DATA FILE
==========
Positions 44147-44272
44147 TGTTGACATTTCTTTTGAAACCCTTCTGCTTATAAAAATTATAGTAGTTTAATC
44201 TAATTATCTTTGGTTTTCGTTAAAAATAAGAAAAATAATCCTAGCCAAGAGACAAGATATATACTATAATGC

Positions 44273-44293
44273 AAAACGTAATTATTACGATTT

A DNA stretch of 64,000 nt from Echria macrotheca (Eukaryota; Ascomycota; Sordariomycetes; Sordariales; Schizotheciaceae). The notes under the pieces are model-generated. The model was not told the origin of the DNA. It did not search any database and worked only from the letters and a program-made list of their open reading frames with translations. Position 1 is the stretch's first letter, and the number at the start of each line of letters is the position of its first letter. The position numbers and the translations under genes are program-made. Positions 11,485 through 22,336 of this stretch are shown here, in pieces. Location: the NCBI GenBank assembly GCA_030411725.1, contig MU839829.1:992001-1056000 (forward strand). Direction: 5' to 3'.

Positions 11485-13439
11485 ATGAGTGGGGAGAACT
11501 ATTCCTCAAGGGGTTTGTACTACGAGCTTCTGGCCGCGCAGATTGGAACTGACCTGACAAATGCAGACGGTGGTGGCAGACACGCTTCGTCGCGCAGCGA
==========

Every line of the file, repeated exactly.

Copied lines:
Positions 44147-44272
44147 TGTTGACATTTCTTTTGAAACCCTTCTGCTTATAAAAATTATAGTAGTTTAATC
44201 TAATTATCTTTGGTTTTCGTTAAAAATAAGAAAAATAATCCTAGCCAAGAGACAAGATATATACTATAATGC

Positions 44273-44293
44273 AAAACGTAATTATTACGATTT

A DNA stretch of 64,000 nt from Echria macrotheca (Eukaryota; Ascomycota; Sordariomycetes; Sordariales; Schizotheciaceae). The notes under the pieces are model-generated. The model was not told the origin of the DNA. It did not search any database and worked only from the letters and a program-made list of their open reading frames with translations. Position 1 is the stretch's first letter, and the number at the start of each line of letters is the position of its first letter. The position numbers and the translations under genes are program-made. Positions 11,485 through 22,336 of this stretch are shown here, in pieces. Location: the NCBI GenBank assembly GCA_030411725.1, contig MU839829.1:992001-1056000 (forward strand). Direction: 5' to 3'.

Positions 11485-13439
11485 ATGAGTGGGGAGAACT
11501 ATTCCTCAAGGGGTTTGTACTACGAGCTTCTGGCCGCGCAGATTGGAACTGACCTGACAAATGCAGACGGTGGTGGCAGACACGCTTCGTCGCGCAGCGA